All of this reminds China-watchers how little has changed in the four decades since Mr MacFarquhar admitted the tools of his trade were blunt and unreliable. They might recall one of their early manuals, “The Art of China-Watching”, an in-house article produced by the CIA in 1975, containing the best wisdom that American spymasters could offer. The author summed up years of exasperation in one subheading: “Does Logic Help?”
Since that forlorn cry, China has undergone a dramatic social and economic transformation. But its elite politics remains an intricate and frustrating puzzle to be tackled with crude techniques and unreliable sources. Genuine knowledge of the handful of men who rule the country, including whom they will choose to rule after them and what policies they will favour, is as rare as the Chinese unicorn. Even their health is a state secret.
See also Gady Epstein’s survey of The Economist’s 170 years of China reporting, which marked the launch of its Analects blog in February.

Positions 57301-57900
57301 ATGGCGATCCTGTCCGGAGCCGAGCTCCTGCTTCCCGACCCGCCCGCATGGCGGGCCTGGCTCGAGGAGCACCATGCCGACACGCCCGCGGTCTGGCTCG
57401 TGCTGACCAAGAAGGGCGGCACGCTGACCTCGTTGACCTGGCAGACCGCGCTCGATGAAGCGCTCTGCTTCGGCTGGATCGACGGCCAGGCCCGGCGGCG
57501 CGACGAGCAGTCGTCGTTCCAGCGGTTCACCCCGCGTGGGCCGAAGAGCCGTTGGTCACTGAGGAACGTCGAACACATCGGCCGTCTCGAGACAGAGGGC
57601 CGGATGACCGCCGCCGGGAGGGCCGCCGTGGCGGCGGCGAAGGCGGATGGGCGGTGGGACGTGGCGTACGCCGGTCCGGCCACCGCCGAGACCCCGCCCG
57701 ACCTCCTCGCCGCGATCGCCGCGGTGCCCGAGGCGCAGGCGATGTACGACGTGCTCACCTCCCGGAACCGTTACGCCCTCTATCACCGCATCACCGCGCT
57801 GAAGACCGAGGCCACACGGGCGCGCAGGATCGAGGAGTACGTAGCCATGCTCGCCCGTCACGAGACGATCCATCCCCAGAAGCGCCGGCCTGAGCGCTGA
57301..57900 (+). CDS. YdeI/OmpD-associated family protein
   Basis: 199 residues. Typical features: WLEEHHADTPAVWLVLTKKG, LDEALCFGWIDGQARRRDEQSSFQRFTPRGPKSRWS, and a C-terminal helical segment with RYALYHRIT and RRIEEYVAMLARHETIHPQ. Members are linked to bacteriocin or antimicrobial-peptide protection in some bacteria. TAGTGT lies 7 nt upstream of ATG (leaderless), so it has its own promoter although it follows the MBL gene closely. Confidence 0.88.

Spoof site China Daily Show also addressed the issue last month in a piece shared by a number China-based foreign correspondents on Twitter:
BEIJING (China Daily Show) – The chief correspondent for a top US newspaper has admitted that he has pretty much no idea what is currently going on in China.
“Nope – I’ve got nothing, to be honest with you. Not a goddamn clue,” said 44-year-old Peter Whitman, a veteran of the Afghanistan and Iraq wars who was previously a correspondent in Syria and Egypt. “And neither does anyone else. Your next guess is probably just as good as mine.”
[…] Observing somewhat bitterly that even the most well-researched bit of Pekingology might as well be pulled out of his own behind, Whitman pointed out that most of the sources available to well-placed journalists regarding the Party’s inner dynamics are likely to be in some way flawed, compromised or subject to bias.